Congressional Steel Caucus Calls on President Obama to Address Chinese Steel Overcapacity at OECD Forum & G20 Summit
Washington, DC – Congressional Steel Caucus Chairman Tim Murphy (R-PA) and Vice Chairman Peter J. Visclosky (D-IN) have called on President Obama to address the illegal trading practices of China and the growing global steel overcapacity crisis at the upcoming Organization for Economic Co-operation and Development (OECD) Forum in Paris and the G20 Summit in China.
Detailed in a letter, Chairman Murphy and Vice Chairman Visclosky stated that China’s illegal trade practices have resulted in mill closures, idling, and the laying off thousands of hard-working Americans throughout the nation. The letter highlighted the need to address issues related to currency manipulation, illegal government subsidies, state-owned enterprises, China’s non-market economy status, and cyber warfare. The letter further stated that China’s broken promises and continued strategy of undercutting American workers must be met with a multi-pronged strategy to ensure the future prosperity of the domestic steel sector.
Below are the text of the letter and a PDF of the signed version.
September 1, 2016
The Honorable Barrack Obama
The White House
1600 Pennsylvania Ave. NW
Dear Mr. President,
We write today as leaders of the Congressional Steel Caucus to request that you utilize the upcoming G20 Summit in Hangzhou, China, and the OECD Forum in Paris, to address the illegal trading practices of China and the growing global steel overcapacity crisis.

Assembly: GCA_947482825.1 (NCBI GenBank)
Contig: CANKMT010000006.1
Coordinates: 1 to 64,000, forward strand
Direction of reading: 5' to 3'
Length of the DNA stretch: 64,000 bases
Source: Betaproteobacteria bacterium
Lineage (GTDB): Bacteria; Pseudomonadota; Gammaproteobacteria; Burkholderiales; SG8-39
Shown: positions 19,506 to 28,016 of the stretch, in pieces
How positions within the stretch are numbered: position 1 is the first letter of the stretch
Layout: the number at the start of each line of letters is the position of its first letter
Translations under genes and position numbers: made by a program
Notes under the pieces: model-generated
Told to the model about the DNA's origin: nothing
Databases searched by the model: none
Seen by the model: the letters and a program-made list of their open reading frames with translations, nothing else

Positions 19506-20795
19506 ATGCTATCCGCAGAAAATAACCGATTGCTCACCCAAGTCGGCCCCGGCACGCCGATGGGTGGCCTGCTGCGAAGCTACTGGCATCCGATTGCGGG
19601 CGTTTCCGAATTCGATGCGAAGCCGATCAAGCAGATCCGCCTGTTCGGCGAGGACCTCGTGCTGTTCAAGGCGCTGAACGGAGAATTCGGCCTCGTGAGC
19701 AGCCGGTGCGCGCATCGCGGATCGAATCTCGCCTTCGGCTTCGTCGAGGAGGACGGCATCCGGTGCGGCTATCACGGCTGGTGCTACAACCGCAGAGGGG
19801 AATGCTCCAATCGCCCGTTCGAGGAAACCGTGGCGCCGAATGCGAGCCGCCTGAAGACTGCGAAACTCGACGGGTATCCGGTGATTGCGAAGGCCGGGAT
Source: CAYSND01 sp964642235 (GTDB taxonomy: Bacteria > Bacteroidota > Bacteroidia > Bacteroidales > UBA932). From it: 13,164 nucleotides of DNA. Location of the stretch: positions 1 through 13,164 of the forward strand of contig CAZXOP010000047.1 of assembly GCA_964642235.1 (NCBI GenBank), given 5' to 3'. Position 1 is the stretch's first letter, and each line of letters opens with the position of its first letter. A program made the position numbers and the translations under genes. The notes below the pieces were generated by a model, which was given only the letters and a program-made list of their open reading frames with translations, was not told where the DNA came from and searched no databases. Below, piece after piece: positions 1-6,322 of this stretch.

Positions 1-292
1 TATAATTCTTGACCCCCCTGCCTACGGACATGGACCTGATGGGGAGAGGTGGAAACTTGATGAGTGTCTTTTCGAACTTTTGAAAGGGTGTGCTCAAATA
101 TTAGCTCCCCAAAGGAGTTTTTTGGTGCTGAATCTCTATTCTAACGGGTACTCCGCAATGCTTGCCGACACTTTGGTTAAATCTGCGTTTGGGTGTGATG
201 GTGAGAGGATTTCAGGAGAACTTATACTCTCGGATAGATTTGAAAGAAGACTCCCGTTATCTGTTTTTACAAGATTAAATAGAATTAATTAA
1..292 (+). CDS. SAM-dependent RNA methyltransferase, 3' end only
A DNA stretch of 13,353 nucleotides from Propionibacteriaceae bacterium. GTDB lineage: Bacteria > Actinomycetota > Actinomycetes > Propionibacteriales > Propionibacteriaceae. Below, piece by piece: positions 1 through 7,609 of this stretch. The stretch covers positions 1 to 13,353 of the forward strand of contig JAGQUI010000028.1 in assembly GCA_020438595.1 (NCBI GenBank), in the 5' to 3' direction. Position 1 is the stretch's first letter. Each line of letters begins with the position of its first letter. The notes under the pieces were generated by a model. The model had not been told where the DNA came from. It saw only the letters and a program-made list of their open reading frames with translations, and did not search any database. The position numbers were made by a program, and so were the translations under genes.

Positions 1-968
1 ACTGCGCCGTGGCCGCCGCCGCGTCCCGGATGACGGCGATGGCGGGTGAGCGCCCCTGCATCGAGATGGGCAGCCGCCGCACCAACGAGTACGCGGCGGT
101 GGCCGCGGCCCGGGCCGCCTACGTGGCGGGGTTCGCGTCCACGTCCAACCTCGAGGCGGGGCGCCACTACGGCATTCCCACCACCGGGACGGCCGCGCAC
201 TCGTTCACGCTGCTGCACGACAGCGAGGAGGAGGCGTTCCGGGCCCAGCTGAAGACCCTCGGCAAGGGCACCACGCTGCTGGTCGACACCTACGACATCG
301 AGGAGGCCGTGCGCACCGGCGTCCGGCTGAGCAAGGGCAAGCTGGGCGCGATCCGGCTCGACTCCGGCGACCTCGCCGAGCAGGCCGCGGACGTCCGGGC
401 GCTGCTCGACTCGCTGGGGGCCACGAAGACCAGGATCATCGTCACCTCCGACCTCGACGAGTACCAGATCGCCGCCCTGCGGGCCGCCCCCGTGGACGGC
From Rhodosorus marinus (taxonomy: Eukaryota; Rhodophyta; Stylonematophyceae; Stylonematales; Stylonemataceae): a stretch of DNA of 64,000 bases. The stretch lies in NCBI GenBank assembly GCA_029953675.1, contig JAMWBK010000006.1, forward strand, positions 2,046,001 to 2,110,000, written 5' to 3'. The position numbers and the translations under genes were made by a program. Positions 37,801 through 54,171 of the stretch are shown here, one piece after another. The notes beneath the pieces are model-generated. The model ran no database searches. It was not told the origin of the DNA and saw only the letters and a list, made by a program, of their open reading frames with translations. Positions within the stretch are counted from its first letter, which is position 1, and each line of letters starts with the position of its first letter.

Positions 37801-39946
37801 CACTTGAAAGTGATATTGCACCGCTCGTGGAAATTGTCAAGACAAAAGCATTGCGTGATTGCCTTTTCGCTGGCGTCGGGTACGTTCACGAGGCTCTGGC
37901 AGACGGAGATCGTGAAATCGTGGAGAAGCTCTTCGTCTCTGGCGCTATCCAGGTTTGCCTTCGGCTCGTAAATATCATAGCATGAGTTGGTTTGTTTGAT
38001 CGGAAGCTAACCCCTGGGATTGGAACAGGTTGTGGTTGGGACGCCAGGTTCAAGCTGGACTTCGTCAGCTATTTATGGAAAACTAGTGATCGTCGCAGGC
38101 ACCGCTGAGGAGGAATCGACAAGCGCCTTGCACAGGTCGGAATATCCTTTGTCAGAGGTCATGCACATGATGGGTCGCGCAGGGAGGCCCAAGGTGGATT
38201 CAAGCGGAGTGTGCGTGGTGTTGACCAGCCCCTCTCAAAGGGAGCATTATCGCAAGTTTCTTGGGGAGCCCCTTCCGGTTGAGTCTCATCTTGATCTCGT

We understand that you are closely monitoring the glut of Chinese steel that is flooding the global marketplace and are seeking to hold China accountable for its illegal actions. We appreciate your recent commitment to reduce excess steel capacity and urge you to use the G20 Summit and OECD Forum to continue building international support for the development of clear consequences for China’s role in the steel overcapacity crisis.
New research by the Alliance for American Manufacturing and the Center on Globalization, Governance & Competitiveness at Duke University, Overcapacity in Steel: China’s Role in a Global Problem, outlines the scope of the problem in blunt terms: “The global steel sector is once again in a state of overcapacity. The sector, predominantly fueled by China’s expansion since 2000, has grown to over 2,300 million metric tons (MT) while only needing 1,500 MT to meet global demand.”